The ugly photograph: Form vs Content.
A couple dances and a woman laughs. That’s what a quick glance at Winogrand’s photograph below conveys. But linger a while longer, and the smiling woman transforms. She laughs hysterically, braying. Her ravenous grin opens to a void. Her fingernails, claw-like, grasp her partner. The ebullience of a shared dance takes on a bizarre violence framed by darkness.
Garry Winogrand, an American street photographer (who hated the term street photographer and simply saw himself as just a photographer), claimed that “every photograph is a battle of form versus content.” Form is the photograph’s structure – its framing, layers, contours, and the way that it plays with light. Form comprises the visual elements that when combined make the image whole. Content refers to the meaning from the picture’s subjects or objects.
Intentionally bad form, or ugliness, raises this battle’s stakes. The tension created between form and content in the ugly photograph cracks open norms regarding visual reality, challenging the quotidian and the status quo.
In an age of omnipresent ‘nice’ images on Instagram, Facebook, and advertisements of all kinds, we are oversaturated by beautiful photographs. Yet, the postmodern world has become increasingly disordered, messy, and opaque. Enter the ugly photograph. Below, I explore the power of the ugly photograph to explore, to compel, and to transform reality in a chaotic world.
Bad form says to break the rules.
WRONG. That bold word anchors Baldisseri’s iconic image. If this photograph is so wrong, what is right? Therein lies the tension that Baldisseri’s photograph forces us to confront. Old-school conventions may dictate that this composition is all ‘wrong’ – Baldessari placed a man in front of a palm tree dead center in the photograph, as if the tree sprung from the man’s head. But if that’s so wrong, Baldesseri doesn’t want to be right. Wrong challenges us to transcend the notion of a right or wrong way to make art. Rather, every piece has its own merit depending on the photographer’s intention. Unshackled from right and wrong, the photographer moves from recorder to creater, and the viewer breaks free of judging photographs based on rigid, antiquated rules.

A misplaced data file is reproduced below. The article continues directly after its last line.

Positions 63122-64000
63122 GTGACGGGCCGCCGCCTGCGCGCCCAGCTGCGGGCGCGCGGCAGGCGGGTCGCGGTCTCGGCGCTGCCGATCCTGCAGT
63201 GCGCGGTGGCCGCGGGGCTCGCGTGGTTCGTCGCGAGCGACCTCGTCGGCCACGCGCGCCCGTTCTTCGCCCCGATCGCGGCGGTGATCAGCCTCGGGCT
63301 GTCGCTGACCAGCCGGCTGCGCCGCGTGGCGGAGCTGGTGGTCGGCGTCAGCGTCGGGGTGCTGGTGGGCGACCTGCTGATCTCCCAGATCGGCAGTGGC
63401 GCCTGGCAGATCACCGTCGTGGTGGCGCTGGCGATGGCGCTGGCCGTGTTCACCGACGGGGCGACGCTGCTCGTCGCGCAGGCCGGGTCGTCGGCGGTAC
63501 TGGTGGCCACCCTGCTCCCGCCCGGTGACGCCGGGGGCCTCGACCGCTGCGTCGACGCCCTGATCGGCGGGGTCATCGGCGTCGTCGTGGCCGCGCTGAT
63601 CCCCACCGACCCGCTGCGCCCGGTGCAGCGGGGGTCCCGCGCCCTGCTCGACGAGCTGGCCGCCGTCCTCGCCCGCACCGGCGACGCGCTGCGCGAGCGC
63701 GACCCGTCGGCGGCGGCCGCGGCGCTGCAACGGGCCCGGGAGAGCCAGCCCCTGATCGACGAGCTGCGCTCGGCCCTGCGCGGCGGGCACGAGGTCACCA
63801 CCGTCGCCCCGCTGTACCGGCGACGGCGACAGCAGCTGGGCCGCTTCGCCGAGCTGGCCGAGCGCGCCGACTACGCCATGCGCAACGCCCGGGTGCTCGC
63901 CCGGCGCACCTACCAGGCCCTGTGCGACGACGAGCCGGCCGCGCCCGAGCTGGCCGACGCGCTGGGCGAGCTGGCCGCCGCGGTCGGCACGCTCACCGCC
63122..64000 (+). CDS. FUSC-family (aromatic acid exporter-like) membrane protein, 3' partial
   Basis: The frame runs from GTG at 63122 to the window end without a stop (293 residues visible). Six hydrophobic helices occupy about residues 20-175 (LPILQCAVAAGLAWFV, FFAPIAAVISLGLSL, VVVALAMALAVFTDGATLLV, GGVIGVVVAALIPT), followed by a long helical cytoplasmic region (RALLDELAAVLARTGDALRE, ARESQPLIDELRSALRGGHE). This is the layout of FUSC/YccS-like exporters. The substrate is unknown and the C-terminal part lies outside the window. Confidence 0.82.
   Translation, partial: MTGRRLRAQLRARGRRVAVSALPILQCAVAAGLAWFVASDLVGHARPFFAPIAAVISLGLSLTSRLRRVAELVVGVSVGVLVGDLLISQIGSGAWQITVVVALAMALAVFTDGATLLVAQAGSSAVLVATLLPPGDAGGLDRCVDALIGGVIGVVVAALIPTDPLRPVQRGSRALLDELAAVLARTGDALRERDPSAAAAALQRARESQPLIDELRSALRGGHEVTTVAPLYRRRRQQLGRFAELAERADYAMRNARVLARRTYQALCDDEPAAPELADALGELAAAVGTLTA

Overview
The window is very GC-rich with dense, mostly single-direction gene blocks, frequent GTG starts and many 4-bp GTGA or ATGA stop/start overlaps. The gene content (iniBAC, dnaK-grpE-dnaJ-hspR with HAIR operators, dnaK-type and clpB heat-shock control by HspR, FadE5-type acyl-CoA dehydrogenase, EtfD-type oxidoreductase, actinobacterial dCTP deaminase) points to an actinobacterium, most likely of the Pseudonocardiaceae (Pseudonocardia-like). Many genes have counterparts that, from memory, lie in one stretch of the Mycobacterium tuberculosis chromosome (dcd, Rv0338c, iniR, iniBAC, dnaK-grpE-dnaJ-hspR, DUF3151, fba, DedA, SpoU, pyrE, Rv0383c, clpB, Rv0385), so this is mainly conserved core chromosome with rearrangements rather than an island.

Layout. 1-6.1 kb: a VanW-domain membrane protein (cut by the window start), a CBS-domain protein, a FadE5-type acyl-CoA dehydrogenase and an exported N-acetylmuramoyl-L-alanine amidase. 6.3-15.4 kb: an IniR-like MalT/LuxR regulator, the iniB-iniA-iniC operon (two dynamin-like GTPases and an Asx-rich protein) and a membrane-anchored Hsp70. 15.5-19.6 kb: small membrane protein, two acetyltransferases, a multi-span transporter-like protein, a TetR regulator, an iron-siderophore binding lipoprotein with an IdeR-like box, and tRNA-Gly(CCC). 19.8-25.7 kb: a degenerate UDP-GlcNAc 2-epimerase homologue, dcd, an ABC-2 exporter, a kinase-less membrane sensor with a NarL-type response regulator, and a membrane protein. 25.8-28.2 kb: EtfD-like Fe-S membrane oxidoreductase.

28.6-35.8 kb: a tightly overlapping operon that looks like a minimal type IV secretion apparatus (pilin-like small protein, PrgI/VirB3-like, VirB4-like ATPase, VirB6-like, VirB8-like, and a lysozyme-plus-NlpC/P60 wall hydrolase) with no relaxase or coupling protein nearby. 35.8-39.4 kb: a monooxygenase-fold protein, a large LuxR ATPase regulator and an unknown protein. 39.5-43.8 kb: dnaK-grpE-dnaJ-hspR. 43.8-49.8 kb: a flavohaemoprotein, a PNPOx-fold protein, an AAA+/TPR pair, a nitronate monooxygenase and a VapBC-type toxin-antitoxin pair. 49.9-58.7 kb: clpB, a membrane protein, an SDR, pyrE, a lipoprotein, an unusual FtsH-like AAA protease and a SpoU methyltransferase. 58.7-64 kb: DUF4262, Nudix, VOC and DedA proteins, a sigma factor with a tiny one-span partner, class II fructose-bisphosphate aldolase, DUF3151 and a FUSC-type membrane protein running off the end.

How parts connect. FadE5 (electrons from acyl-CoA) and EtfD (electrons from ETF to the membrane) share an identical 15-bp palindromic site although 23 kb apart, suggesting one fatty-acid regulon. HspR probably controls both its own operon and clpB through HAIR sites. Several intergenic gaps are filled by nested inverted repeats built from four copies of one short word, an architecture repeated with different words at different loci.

Bad form visualizes the nonvisual.
Photography, like painting, speaks a visual language. Yet the photograph, owing to the camera’s ability to harness light, seemingly captures “reality” with a higher fidelity than painting. Historically, capturing “reality” through photography required adherence to strict rules of how composition, lighting, the use of color, and aesthetics recreated a visual image.
Yet what if that reality is inherently nonvisual? Or if the reality is so perverse that it remains hidden from the public eye? In the works of Armstrong and Yoshiyuki, bad form creates new visual realities. Both photographs above have traditionally bad technical form – they are out of focus, poorly lit, and aslant. While neither photograph is within the context of its series, both use bad form and ugliness to take on the nonvisual themes blindness and voyeurism. Through bad form, Armstrong and Yoshiyuki consciously create the otherworldly and typically nonvisual into images. Ugliness, a deviation from traditional photography’s realism, makes visualizing the nonvisual possible.